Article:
By: James Elliott, General Manager, Talent Strategy & Acquisition, Commonwealth Bank of Australia

Posted on 27 Oct 2015

From staying abreast of new technologies and foreign exchange rates to exploring nascent products and markets, the Commonwealth Bank of Australia (CBA) is at the forefront of the country’s financial services sector. And when you’re in the business of managing money, you’re in the business of futures. Predicting the future of HR, however, might be even tougher, says CBA’s General Manager, Talent Strategy & Acquisition, James Elliott.

If HR doesn’t redefine itself, businesses will step in and fill the void.

“If HR doesn’t redefine itself, businesses will step in and fill the void”. Citing increased computerised intelligence as becoming capable of replacing knowledge workers, plus the capacity of such intelligence to learn on the job, James views automation, machine learning and AI as new frontiers for HR to interpret. Yet, despite the fact that improving the end-customer experience might be the first priority for these technologies, he thinks his HR team should also focus on how higher quality talent can be working on higher value activities in this new future.

Currently on the cusp of a “Second Machine Age,” with the promise of driverless cars, computerised healthcare and robotic work colleagues, you could argue about the role of humans in the future workplace altogether. Who to hire, what total rewards look like and how data can be used to improve workforce performance are intensely intertwined with the contributions that technology brings to the workplace. Commenting that we’ve only scratched the surface of what computing power will enable, James sees HR’s role as bridging the gap between what work can be done by machines and helping employees understand their new machine co-workers. In fact, as automation handles the transactional aspects of business, the human factor will be a crucial differentiator; “the human concierge” that brings deeper critical thinking, creative insights, and exemplary customer experience skills into the equation.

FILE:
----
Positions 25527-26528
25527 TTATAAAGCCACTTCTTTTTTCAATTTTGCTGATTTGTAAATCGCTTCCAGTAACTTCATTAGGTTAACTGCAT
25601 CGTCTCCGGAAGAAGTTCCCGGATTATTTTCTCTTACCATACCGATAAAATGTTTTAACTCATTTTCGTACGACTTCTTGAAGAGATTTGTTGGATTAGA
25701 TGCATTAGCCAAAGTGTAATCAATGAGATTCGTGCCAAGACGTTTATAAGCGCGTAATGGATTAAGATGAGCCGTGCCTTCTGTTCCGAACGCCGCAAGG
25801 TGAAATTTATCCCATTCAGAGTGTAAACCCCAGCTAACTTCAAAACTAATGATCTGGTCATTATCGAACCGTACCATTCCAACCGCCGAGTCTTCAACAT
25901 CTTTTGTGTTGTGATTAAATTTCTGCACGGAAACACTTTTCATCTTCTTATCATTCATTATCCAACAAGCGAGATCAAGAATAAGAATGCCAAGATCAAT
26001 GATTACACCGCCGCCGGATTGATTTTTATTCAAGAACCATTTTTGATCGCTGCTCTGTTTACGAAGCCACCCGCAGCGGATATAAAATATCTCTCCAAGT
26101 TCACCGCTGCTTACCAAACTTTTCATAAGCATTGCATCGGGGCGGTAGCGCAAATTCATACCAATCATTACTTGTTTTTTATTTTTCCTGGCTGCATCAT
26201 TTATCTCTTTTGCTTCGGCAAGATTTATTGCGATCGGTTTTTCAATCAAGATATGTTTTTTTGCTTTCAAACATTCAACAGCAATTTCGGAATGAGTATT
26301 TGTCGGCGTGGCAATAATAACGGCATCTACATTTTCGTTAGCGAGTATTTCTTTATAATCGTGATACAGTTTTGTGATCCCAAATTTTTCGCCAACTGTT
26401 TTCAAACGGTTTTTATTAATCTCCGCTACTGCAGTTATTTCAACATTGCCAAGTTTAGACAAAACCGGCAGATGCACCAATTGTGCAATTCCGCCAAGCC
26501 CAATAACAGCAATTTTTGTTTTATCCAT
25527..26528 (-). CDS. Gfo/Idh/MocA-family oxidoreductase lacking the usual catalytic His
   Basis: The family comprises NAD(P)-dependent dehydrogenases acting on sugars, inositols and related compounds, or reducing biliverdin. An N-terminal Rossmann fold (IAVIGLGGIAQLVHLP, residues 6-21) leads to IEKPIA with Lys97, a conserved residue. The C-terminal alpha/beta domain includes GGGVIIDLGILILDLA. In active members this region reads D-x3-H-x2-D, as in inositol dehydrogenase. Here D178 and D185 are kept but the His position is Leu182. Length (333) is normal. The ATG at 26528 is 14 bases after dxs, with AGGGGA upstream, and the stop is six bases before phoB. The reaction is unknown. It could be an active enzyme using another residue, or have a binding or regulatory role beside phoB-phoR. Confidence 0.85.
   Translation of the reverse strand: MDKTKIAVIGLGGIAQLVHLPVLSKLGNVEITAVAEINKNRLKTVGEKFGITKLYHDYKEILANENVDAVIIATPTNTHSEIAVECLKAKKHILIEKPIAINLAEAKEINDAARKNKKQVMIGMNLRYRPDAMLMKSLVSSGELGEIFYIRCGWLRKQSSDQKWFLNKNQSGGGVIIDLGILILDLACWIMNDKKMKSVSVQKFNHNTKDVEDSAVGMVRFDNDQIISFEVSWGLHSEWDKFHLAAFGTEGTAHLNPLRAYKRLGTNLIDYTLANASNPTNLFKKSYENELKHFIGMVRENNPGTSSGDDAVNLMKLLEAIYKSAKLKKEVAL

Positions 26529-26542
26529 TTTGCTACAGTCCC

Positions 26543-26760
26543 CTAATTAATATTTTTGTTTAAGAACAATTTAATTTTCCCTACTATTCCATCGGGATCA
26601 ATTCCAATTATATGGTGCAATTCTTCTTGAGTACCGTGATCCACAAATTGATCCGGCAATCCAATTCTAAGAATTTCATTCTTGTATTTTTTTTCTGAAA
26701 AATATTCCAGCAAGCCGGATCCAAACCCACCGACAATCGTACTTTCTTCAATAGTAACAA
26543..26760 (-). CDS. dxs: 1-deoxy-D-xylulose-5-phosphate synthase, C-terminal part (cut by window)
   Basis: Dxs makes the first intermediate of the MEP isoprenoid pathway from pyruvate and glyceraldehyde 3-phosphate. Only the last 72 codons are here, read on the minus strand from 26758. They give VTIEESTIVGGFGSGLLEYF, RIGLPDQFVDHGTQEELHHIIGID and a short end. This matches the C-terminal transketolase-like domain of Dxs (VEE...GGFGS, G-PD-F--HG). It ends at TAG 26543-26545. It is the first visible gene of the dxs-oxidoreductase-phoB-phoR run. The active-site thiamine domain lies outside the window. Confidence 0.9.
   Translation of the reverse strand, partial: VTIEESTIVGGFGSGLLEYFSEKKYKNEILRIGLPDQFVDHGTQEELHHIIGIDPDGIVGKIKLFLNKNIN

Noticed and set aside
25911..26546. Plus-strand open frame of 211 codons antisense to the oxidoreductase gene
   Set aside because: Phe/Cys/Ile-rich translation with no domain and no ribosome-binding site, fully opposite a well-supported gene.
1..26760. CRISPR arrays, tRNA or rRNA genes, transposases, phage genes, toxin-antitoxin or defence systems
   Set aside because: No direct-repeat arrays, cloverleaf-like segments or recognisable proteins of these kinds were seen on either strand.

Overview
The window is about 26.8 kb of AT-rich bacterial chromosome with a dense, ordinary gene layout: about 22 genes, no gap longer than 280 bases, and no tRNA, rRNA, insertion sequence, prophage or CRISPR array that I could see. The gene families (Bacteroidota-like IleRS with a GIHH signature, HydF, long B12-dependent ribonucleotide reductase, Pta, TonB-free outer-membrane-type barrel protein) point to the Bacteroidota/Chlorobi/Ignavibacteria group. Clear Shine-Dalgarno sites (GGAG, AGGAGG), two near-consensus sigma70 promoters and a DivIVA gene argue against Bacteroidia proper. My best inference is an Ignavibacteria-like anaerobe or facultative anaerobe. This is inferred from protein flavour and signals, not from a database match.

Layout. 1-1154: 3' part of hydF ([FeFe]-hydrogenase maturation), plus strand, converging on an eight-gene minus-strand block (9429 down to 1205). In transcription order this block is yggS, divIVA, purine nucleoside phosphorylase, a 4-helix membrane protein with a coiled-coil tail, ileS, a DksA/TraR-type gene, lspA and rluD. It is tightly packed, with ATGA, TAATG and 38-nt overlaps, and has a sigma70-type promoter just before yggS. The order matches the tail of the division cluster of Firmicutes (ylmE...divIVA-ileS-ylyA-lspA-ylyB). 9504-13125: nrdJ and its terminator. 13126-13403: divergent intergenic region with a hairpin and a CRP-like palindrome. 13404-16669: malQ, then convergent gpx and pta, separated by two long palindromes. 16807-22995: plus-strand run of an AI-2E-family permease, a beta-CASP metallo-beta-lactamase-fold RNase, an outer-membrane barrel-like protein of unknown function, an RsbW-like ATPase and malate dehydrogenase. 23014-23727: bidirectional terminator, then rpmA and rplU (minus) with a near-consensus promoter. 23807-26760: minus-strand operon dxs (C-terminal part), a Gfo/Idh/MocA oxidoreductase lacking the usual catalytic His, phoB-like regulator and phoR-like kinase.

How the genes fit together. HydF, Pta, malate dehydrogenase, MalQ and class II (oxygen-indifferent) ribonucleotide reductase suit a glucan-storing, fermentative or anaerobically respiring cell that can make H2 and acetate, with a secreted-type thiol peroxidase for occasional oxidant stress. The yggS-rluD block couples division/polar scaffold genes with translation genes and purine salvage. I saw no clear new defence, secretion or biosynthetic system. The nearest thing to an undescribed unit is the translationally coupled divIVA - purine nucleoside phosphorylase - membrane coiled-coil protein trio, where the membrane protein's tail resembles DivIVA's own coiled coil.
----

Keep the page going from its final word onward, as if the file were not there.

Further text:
In the complex, multifaceted future of work, James sees further implications for HR. Computing power is driving the decentralisation of the workforce, which is particularly impactful in the banking industry. Activity-based, “work from anywhere” arrangements are rapidly becoming the norm in contrast to reporting for work in traditional urban centres and massive HQ facilities. Since every change has the potential to impact other aspects of the business, he cautions HR professionals to consider the following:

  • Is workplace flexibility breaking down silos or creating worker isolation?
  • Are you really enabling creative collaboration and connections via video conferencing and other communications tools?
  • How do you build inclusive leadership when workgroups are remote?
  • Should HR – not procurement – oversee freelancer management and even crowd-sourcing solutions from as alternative talent pools?
  • Similar to creating engaging customer experiences, what are you doing to ensure a simple and compelling employee experience in the face of all this rapid change?

Move faster or be left behind.

HR is in the midst of a transformation. As management teams get more comfortable leveraging complex data to drive business decisions and predict outcomes, James sees substantial unlocked value in HR by using talent data in the same way. HR should think expansively about its role in enabling leaders to make better decisions around how we hire, invest in, motivate, and enable talent. Part data analyst, part digital marketer, part people coach and management consultant, HR needs to be better prepared to integrate with the organisation it supports. “Move faster or be left behind,” says James. “We need to find ways to maintain our focus on care for our people but also help leaders make better decisions faster, based on good data and our superior insights into human behavior.


About The Author

James Elliott
General Manager, Talent Strategy & Acquisition, Commonwealth Bank of Australia


As General Manager, Talent Strategy and Acquisition, at Commonwealth Bank of Australia, James is responsible for all recruiting activity across the Commonwealth Bank of Australia Group - 52,000 employees across multiple brands and locations. Prior to joining the Commonwealth Bank of Australia in 2012 James was the National Recruitment & Mobility Director for Deloitte.


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